But I had no other options.
Was I doing it to prove how right I was? Did I do it to rob my children of their childhoods? Did I sign the papers with nary a thought regarding my children's futures?
No. I did it in order to move on with my life. In order to keep life moving forward for myself, and more importantly, for my kids. I thought of my children's futures, and little else.
Most people in the throes of divorce are going to make some mistakes. Some big ones, some little ones. But mark my word, for people like me, people who fought for their marriages tooth and nail, who dragged their feet into that attorney's office...each mistake is like a tiny dagger in the heart. Things between the ex and I are quiet and civil now, but back when feelings were raw, self-doubt was rampant: "Did I just seal my daughter's fate as a spinster with daddy issues?" I'd ask myself if I slipped and said something derogatory about my ex. "Did one of my boys just become a misogynistic narcissist?" was the question du jour when it was revealed that their father had come up with a new, not-so-nice nickname for me at his house.
And what of those people who know, without a doubt, that their children would actually benefit from a divorce? What about the woman who is married to an abuser? Or the man struggling to keep his family together despite his wife's chronic substance abuse?
What about the couple who have tried, valiantly, to work on their marriage but both know it's not going to help? Are the children in these scenarios going to benefit from staying in a stressful, unhappy environment?
Or by making this choice, are these parents doing what Doogie says in the video: "At times you are risking my safety to fill a void in your heart."?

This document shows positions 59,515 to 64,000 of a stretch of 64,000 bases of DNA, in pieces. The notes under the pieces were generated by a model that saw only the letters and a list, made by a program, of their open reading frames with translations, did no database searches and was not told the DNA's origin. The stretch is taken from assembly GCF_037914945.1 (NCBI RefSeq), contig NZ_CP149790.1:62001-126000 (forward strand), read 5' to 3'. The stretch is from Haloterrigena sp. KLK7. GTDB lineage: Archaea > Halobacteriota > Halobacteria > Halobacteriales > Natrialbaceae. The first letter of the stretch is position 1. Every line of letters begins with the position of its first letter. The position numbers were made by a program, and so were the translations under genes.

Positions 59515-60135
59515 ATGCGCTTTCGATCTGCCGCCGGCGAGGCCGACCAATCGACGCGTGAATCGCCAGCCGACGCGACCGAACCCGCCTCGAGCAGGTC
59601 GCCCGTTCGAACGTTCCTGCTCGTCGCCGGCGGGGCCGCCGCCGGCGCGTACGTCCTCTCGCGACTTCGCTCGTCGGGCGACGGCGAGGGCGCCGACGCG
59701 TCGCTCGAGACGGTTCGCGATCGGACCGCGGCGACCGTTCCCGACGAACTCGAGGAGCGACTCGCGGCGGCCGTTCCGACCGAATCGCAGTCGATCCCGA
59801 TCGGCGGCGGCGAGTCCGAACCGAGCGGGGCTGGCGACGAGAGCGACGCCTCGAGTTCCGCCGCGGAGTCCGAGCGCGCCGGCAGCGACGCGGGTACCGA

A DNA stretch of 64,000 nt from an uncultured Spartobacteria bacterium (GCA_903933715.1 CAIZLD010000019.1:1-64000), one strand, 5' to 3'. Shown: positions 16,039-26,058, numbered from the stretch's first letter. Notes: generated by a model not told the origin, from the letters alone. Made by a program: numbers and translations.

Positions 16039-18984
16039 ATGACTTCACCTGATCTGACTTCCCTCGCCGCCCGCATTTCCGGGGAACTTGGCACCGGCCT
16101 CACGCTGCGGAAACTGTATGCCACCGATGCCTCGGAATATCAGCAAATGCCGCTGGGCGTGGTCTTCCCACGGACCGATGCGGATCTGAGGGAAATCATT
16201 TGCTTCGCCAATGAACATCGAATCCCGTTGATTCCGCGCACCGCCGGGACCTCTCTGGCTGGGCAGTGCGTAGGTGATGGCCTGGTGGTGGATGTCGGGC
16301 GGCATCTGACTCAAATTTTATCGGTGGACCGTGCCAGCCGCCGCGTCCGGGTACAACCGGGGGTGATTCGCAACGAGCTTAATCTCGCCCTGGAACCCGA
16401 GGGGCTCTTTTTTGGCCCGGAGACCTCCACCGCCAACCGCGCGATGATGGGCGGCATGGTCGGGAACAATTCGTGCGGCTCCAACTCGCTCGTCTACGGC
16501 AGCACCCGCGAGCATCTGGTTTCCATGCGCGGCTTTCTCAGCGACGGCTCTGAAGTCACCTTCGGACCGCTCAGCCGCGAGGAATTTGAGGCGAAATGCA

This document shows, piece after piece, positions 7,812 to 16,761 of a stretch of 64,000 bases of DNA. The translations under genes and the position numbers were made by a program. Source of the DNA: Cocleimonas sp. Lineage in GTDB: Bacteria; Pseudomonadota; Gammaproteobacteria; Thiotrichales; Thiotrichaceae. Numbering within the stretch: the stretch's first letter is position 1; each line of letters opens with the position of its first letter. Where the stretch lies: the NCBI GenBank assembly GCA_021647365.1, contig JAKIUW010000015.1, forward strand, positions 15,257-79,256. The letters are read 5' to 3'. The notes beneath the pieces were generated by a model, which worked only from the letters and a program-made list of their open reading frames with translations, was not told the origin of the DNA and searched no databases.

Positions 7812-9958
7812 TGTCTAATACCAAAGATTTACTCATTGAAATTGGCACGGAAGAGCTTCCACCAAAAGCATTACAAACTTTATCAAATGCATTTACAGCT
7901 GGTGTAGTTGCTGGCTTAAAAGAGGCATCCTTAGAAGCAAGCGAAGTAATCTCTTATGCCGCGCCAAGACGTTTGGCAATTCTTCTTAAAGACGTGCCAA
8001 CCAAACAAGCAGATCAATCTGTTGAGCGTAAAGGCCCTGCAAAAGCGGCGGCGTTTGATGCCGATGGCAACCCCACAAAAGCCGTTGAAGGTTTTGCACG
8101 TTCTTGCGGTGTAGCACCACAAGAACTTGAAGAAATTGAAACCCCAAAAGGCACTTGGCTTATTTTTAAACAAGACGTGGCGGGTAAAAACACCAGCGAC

Thing is, those of us who worry about this kind of damage don't need anyone handing us more guilt. To quote Eddie Murphy in Trading Places, "There's plenty, you know."
And those parents who do go through the divorce process without considering their children's psyches and futures? They aren't watching videos like this. They aren't reading books about it, or consulting experts or even sitting at red lights, wondering, "Hey. My actions and choices may be harming my kids...should I check in with them and see if they're okay?"
This message is lost on them.
Like I said before, divorce isn't a fun thing. People don't torture themselves trying to decide if it's "divorce or DisneyWorld this year? Which one would the kids enjoy more?". But it is not the end of the world.
For some of us, it's the beginning of a new one. And pointing fingers isn't going to help us...or our kids.
INTERESTING TIDBIT: I was writing this on the porch, and my eldest child (20 years old) walked in. We were chatting a bit and I decided to bounce this post off him...you know, to get another "child of divorce" opinion.
He agreed with many points in the video, adding that as a child he would have preferred knowing nothing about the proceedings while the divorce was going down. He mentioned how awful it was having to go to school and listen while other kids talked about their moms and dads and families, while his world was being shaken up. Which gave me a lot to think about. And of course, some more guilt.